Back to basics approach to performance management

Written by
Changeboard Team

11 Jan 2010

11 Jan 2010 • by Changeboard Team

Performance management culture

The benign economic environment of the last ten years has done some notable things: it has seen the rise of China as a superpower, widespread increases in public spending on health and education, it has seen significant immigration from Eastern Europe and it has seen generally low levels of unemployment. However this paper argues that the Noughties also presided over poor management processes that had gone untested.

There is much media speculation about the psychology of the hype of the “boom” years – the assumption that growth was normal, or business as usual. Then came the economic slowdown. We now all know what the slow down feels like and we have some understanding about what may have caused it. It certainly looks like some of the lending to the housing market in the USA was based upon this assumption of eternal growth. 

However as these lending practices have come under scrutiny, so too has the performance management culture within these businesses. It seems that over time these and other businesses have become obsessed with Results – sales targets, profit targets and earnings ratios. While understandable, this form of quantitative measurement (“what”), when concentrated upon to the exclusion of the way these Results are achieved (“how”) is well known to result in counter productive behaviours.

The list of organisations that have done this in their own “good times” reads like a roll call of corporate bubbles that have gone wrong – Enron, Equitable Life and so on. However these organisations were single corporations. What has happened more recently is that a whole economy that has become fixated upon Results, and this is not good management.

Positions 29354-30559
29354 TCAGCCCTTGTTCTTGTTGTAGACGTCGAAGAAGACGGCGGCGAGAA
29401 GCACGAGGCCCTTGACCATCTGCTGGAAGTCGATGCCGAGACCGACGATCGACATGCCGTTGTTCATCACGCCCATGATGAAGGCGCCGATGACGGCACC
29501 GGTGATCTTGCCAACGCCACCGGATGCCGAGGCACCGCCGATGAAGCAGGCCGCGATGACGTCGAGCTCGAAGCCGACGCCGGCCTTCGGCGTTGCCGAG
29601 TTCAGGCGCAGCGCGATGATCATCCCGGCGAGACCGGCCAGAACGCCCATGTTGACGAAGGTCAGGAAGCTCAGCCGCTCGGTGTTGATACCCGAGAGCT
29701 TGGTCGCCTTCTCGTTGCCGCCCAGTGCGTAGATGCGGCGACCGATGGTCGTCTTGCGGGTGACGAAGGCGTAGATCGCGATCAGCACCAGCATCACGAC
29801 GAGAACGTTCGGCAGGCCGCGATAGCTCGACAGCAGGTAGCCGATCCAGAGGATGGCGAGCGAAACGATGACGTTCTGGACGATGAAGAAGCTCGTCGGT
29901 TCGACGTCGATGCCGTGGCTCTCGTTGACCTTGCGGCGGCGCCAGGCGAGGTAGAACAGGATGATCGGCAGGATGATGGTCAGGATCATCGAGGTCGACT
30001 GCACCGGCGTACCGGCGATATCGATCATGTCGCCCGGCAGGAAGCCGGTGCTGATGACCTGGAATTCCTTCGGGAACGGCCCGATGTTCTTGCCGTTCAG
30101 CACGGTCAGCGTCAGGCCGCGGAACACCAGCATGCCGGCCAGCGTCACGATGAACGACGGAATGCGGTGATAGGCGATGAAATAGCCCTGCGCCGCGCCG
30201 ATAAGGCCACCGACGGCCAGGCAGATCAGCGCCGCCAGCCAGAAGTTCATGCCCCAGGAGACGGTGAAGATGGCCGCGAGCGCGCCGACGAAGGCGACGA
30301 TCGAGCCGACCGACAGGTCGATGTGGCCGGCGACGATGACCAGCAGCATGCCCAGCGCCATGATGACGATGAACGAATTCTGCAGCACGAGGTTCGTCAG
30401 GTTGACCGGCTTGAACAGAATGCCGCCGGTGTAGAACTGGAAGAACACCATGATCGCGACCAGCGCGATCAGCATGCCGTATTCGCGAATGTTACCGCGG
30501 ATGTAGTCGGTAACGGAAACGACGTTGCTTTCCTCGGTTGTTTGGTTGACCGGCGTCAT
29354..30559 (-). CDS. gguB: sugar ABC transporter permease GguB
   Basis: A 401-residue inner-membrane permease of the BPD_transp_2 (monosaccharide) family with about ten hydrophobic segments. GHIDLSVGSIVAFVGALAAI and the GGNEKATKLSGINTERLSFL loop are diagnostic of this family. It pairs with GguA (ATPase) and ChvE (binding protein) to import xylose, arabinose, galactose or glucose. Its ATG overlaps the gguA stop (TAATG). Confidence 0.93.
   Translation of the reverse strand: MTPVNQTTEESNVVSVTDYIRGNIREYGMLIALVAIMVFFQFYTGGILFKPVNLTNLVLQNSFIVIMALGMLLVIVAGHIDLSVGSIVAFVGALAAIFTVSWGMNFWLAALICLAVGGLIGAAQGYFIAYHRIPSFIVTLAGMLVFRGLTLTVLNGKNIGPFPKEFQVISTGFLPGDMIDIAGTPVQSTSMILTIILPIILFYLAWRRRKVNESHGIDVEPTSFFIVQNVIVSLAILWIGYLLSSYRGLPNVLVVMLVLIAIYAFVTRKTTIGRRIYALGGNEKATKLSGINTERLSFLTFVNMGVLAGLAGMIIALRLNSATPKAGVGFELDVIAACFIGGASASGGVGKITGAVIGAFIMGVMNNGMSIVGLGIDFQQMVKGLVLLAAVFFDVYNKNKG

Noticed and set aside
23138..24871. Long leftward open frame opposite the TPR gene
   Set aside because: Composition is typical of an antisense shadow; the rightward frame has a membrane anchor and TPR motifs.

Meaning of performance management?

Broadly speaking performance management is a continuous process to manage the tasks and skill development of all employees in order to fulfil organisational goals. It has to a large extent been driven by two movements:

Management by objectives – a top down, structured cascade of objectives down the organisation to achieve a business strategy.

Management by competencies – a parallel process that defines and measures the desirable behaviours that will turn a workforce into a strategic business asset that can differentiate it fro its competitors.

Both of these philosophies have been in existence for twenty years or more. However a docile economic environment, particularly in service businesses, has meant that these have been patchily implemented. Since the mid 1990’s organisations that have integrated these together badly have not been penalised. If an organisation has had good products and half decent people, it has not mattered of late how they managed them. This was true on Wall Street, but it was also true on Main Street.

Sales forces are a good example. In many sectors it is over 15 years since the last recession. This means that a sales person would need to be around 40 or more to have experienced this. It has been perfectly possible to make a living as a sales person without the behaviours needed to grow business in a true “hunter” fashion.